Demands piled up as the sand timers ticked away and he moved from yellow to orange. “I didn’t even do anything” Jack said. Still, without explanation his teacher turned the timer again, “You’ll lose your breaktime”. “For no reason” pondered Jack “I didn’t do anything”. He was then at a red card, leading to a withdrawal of break time. It was heart-wrenching to watch.  Within five minutes, this technique had turned a happy, engaged child into a sobbing heap on the floor, headbutting the furniture.

Questionable consequences

I felt the strategies were very demand-oriented and draconian, with punishment and consequences unrelated to the child’s actions. In the shorter term, this may appear to work, with children conforming out of fear or even novelty. However, they could lead to masking which may delay diagnosis, and in the longer term deteriorated self-esteem, trauma and mental health struggles. Children with Pathological Demand Avoidance (PDA - on the autism spectrum) would especially struggle under this system, but there was no reference to how children with SEND may have needs that should be addressed differently. In fact, Marie Gentles stated, “When you know how to put these techniques and practices in place it works on every single child, every single time”.  

No strategy will work with any child every single time, let alone all children. What will really help children with SEND is teaching staff about Autism and ADHD, reducing demands, creating lower arousal environments, and allowing reasonable adjustments and adaptations.  One teacher said “it would be really good if there was a helpline to say these are the behaviours this is what we know about the child, do you have any suggestions?”. I was screaming at the TV: “that’s what Educational Psychologists and CAT (Communication & Autism Team) teams and specialist advisory teachers are for!” Why did she not know about these services, and why did the SENCO not seem already involved in these children’s care?

Joanne Lewis
Joanne Lewis

Some proactive strategies

What proactive strategies might help the children to regulate before their “behaviour” leads to consequences and sanctions?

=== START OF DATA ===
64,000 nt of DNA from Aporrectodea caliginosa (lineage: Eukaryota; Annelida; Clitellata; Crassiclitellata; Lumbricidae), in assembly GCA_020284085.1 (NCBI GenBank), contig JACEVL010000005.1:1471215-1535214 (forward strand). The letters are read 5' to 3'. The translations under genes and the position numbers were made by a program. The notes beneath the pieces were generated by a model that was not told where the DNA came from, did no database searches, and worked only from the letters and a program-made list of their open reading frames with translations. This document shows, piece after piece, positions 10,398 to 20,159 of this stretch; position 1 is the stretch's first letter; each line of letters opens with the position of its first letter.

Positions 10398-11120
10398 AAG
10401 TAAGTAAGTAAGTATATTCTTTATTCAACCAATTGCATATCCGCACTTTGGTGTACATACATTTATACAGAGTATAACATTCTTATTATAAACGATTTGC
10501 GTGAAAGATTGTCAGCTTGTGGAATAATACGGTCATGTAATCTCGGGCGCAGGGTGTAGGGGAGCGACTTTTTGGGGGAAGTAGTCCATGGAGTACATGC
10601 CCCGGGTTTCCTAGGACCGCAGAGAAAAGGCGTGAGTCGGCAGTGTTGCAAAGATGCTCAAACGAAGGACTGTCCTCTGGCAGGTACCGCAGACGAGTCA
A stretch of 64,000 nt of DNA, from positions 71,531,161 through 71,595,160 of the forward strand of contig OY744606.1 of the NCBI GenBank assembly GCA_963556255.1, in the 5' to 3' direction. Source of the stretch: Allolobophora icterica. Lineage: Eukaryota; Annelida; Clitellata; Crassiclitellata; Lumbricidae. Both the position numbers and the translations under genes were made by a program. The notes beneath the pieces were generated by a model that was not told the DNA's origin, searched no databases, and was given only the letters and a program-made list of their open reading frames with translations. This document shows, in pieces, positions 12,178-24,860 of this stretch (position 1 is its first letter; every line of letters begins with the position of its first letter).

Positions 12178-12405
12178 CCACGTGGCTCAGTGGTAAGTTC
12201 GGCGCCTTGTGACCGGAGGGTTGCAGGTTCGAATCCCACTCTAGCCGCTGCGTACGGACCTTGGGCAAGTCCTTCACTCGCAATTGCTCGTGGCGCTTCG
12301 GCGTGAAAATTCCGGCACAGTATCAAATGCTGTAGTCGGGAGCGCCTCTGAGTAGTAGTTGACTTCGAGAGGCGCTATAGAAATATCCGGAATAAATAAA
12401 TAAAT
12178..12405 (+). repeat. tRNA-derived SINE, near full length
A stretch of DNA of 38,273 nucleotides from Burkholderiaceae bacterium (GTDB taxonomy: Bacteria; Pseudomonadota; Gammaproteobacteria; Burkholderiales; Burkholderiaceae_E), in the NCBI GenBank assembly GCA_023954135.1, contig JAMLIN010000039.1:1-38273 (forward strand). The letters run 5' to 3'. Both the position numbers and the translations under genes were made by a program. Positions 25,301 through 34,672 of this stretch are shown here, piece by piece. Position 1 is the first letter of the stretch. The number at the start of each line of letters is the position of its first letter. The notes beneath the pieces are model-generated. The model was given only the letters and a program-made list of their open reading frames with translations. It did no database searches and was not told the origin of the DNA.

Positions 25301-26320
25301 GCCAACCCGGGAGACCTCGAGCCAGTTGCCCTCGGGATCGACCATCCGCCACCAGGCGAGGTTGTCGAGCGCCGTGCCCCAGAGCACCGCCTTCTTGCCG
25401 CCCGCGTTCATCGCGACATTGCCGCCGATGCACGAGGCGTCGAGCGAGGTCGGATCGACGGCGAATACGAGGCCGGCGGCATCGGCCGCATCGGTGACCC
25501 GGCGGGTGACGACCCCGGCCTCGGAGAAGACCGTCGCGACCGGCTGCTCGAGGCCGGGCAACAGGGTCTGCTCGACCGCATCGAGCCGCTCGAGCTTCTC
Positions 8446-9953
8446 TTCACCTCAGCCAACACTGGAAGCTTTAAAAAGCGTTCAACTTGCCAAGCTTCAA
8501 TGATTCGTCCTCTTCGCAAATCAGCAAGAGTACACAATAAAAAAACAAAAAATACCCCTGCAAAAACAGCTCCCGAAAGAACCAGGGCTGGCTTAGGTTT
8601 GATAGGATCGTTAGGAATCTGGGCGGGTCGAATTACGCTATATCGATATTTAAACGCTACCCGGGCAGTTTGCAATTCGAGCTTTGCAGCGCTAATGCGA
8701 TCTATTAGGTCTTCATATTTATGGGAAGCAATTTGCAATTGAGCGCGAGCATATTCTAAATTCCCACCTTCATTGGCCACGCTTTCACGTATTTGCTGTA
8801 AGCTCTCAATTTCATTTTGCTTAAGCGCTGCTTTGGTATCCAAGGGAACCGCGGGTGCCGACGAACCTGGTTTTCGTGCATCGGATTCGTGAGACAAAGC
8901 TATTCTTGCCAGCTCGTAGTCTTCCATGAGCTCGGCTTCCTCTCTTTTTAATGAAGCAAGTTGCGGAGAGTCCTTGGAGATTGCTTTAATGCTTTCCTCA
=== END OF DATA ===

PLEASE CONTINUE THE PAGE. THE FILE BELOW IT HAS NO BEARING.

1. Visuals

Those children with executive function difficulties may struggle to process vocal instructions and the concept of time. Visual information is easier to process. A visual timetable on the wall for all the class to see can immediately reassure children what activity they are doing, and what time it is due to finish. 

In the opening scene, Oscar was sitting with an adult who verbally told him once he’d done his work he could go outside to run about. A 'now & next' board, supported by a sand timer could support him to know what’s next and how long he must wait, without the need for verbal instructions. This in turn would reduce anxiety.

  1. Sensory Circuits

Ideally, Oscar wouldn’t get to the point that he is being disruptive and requiring behaviour management strategies. If sensory circuits which focus on Alerting, Organising and Calming activities were implemented on a regular basis throughout the day, he would be more regulated and ready for learning.  An Occupational Therapist (OT) could be consulted to observe, assess, and design an appropriate plan.

  1. Social Stories

Marie’s strategies seem to be heavy on consequences. There was a lot of talking 'at' the children and the expectation that they look or say 'yes' immediately to acknowledge someone (something that may range from difficult to impossible for some autistic children). Social stories would be another way to explain or decipher situations that have arisen, and if used regularly and consistently, they can help a child to remember school rules (such as valuables not being allowed).

  1. Seating 

If a child like Oscar can’t stop fidgeting and rocking in his chair, swinging legs, getting up and walking around, one idea would be to move him to the back of the classroom where he can move freely without being distracting to his peers. If Oscar is sensory seeking within his vestibular and proprioceptive systems, moving and leaning helps his body to understand where he is in space and time. Describing these as 'bad behaviours' that need to be stopped or fixed or worse, punished, shows a lack of understanding of what his needs are. Other solutions might include a weighted lap-pad, wobble cushion or elastic TheraBand wrapped around the table legs he can kick against.  

One question should be: are all unwanted behaviours bad, and should the aim be to stop them, punish them or understand them?

Joanne Lewis